More than forty percent of applicants are eliminated by the end of the third stage, either because they don’t meet the job criteria or they don’t complete the process. “They’re people we would have spent time with, but we allowed them to realize for themselves they weren’t interested,” Corn said.
The hiring manager then reviews the remaining applications, inviting top candidates to interview by phone and rejecting others by tagging them in the software. The tags trigger an automated yet personalized email to the candidate that explain the reason behind the rejection, like scheduling conflicts or insufficient equipment.
With photographers in 13 states, Virtuance wants photos taken in Florida to have the same qualities as those shot in Colorado. But before it was automated, photographer training was inadvertently inconsistent. “It was falling through the cracks,” Corn said. “Some photographers would get information, and some wouldn’t.”
Now, a series of automated emails guide photographers through their first month on the job, providing instructions, answers to frequently asked questions, and other resources. Automation is providing the kind of efficiency and consistency necessary for Virtuance to expand its technology nationally— and, Corn hopes, internationally.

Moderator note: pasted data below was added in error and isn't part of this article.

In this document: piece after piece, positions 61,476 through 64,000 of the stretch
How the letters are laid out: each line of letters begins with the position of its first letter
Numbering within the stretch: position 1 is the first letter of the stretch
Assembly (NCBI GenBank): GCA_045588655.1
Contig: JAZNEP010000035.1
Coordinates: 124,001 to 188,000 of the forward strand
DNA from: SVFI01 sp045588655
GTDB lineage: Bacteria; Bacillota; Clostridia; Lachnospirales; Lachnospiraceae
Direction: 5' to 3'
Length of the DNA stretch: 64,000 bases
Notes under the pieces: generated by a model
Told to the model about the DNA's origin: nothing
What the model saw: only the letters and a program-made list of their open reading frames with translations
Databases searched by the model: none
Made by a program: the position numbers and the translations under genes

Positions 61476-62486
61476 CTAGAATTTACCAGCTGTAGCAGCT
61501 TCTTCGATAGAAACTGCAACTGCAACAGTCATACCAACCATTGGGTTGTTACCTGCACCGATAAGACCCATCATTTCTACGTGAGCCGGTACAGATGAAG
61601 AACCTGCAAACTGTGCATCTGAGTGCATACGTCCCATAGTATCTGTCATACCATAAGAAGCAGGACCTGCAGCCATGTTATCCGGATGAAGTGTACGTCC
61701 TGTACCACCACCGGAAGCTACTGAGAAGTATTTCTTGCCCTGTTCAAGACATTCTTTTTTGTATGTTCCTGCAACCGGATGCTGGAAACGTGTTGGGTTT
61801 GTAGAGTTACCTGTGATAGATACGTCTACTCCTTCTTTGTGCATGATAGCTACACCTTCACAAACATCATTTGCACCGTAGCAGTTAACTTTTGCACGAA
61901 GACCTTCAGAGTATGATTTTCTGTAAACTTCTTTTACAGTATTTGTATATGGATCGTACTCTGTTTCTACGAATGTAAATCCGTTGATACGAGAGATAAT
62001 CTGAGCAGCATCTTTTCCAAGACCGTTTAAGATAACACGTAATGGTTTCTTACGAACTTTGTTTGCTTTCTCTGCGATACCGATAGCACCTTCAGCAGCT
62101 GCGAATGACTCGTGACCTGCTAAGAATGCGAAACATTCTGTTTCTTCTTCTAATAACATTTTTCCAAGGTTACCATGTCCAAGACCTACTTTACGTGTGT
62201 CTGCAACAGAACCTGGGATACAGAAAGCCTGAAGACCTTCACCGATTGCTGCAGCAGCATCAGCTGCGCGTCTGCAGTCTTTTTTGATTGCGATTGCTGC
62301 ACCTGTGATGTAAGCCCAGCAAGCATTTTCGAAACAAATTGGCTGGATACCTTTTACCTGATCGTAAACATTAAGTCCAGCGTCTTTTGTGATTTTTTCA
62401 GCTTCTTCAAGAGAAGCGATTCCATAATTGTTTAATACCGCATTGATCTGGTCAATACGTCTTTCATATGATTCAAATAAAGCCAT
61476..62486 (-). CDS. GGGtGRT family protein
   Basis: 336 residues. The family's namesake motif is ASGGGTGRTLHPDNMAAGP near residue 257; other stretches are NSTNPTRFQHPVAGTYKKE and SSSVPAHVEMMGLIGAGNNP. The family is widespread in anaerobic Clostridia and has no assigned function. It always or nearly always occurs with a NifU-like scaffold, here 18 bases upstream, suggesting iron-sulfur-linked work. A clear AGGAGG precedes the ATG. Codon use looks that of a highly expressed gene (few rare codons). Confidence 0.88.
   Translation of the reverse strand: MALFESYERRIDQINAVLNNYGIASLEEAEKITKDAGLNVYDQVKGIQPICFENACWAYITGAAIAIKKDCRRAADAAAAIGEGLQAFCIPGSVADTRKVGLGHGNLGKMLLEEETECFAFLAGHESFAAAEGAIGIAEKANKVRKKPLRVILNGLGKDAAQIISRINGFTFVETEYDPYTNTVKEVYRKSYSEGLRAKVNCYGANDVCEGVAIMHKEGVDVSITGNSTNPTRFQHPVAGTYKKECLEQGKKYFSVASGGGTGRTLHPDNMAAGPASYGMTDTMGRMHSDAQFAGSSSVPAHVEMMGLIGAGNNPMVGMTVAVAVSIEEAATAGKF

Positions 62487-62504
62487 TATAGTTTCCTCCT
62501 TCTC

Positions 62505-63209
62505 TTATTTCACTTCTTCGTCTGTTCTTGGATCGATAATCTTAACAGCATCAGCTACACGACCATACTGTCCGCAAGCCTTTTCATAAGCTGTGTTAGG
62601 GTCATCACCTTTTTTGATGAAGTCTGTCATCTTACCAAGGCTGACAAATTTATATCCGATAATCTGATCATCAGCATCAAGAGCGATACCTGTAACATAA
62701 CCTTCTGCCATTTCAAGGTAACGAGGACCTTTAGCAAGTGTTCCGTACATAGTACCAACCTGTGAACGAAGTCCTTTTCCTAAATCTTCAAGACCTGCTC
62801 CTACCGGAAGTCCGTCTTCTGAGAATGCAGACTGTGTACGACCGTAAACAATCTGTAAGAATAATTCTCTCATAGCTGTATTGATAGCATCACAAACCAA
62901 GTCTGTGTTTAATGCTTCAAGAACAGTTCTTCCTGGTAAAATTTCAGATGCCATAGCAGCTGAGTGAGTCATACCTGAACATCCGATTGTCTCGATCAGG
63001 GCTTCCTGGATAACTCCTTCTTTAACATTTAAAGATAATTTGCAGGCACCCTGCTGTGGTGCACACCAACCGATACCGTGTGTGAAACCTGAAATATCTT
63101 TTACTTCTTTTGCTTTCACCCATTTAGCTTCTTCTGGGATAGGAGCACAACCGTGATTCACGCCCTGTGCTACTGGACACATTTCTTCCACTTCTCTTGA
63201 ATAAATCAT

“There’s no way we could scale the business without processes like these,” Corn said. “If there’s a task we’re doing more than once, and it’s taking more than a couple minutes to do, it’s automated. In this day and age, it’s so silly to do the same things over and over.”
If you’re considering whether your office could be more efficient, think of any task you or your employees do over and over. Maybe it’s re-typing an email you already sent four times this week, asking a vendor to sign a contract, or reminding a customer about tomorrow’s appointment. Even if each task takes only a few minutes, those minutes might add up to hours by the end of the week. If you repeat the process more than a few times, it’s worth automating.
Automating tedious tasks frees up valuable time and resources—allowing you and your team to spend more time working on the business instead of in the business.